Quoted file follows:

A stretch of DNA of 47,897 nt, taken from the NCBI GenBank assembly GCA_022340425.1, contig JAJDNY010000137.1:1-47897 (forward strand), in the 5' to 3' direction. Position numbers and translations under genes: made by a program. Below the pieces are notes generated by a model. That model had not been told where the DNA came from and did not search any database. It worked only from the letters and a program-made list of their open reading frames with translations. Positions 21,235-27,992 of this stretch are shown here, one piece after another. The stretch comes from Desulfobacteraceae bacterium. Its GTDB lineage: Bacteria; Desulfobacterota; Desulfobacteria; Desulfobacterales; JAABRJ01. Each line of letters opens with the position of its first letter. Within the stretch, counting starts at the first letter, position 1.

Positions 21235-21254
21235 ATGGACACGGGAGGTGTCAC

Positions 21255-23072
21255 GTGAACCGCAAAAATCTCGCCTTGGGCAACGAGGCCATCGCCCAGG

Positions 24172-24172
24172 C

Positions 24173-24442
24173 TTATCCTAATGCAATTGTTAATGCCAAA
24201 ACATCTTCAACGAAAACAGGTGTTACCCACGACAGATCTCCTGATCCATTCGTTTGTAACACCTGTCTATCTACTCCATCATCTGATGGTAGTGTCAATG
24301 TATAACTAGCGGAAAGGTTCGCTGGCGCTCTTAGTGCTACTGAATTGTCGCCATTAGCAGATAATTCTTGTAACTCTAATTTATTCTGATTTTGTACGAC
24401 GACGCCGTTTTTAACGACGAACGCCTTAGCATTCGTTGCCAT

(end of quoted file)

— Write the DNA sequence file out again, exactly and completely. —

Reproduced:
A stretch of DNA of 47,897 nt, taken from the NCBI GenBank assembly GCA_022340425.1, contig JAJDNY010000137.1:1-47897 (forward strand), in the 5' to 3' direction. Position numbers and translations under genes: made by a program. Below the pieces are notes generated by a model. That model had not been told where the DNA came from and did not search any database. It worked only from the letters and a program-made list of their open reading frames with translations. Positions 21,235-27,992 of this stretch are shown here, one piece after another. The stretch comes from Desulfobacteraceae bacterium. Its GTDB lineage: Bacteria; Desulfobacterota; Desulfobacteria; Desulfobacterales; JAABRJ01. Each line of letters opens with the position of its first letter. Within the stretch, counting starts at the first letter, position 1.

Positions 21235-21254
21235 ATGGACACGGGAGGTGTCAC

Positions 21255-23072
21255 GTGAACCGCAAAAATCTCGCCTTGGGCAACGAGGCCATCGCCCAGG

Positions 24172-24172
24172 C

Positions 24173-24442
24173 TTATCCTAATGCAATTGTTAATGCCAAA
24201 ACATCTTCAACGAAAACAGGTGTTACCCACGACAGATCTCCTGATCCATTCGTTTGTAACACCTGTCTATCTACTCCATCATCTGATGGTAGTGTCAATG
24301 TATAACTAGCGGAAAGGTTCGCTGGCGCTCTTAGTGCTACTGAATTGTCGCCATTAGCAGATAATTCTTGTAACTCTAATTTATTCTGATTTTGTACGAC
24401 GACGCCGTTTTTAACGACGAACGCCTTAGCATTCGTTGCCAT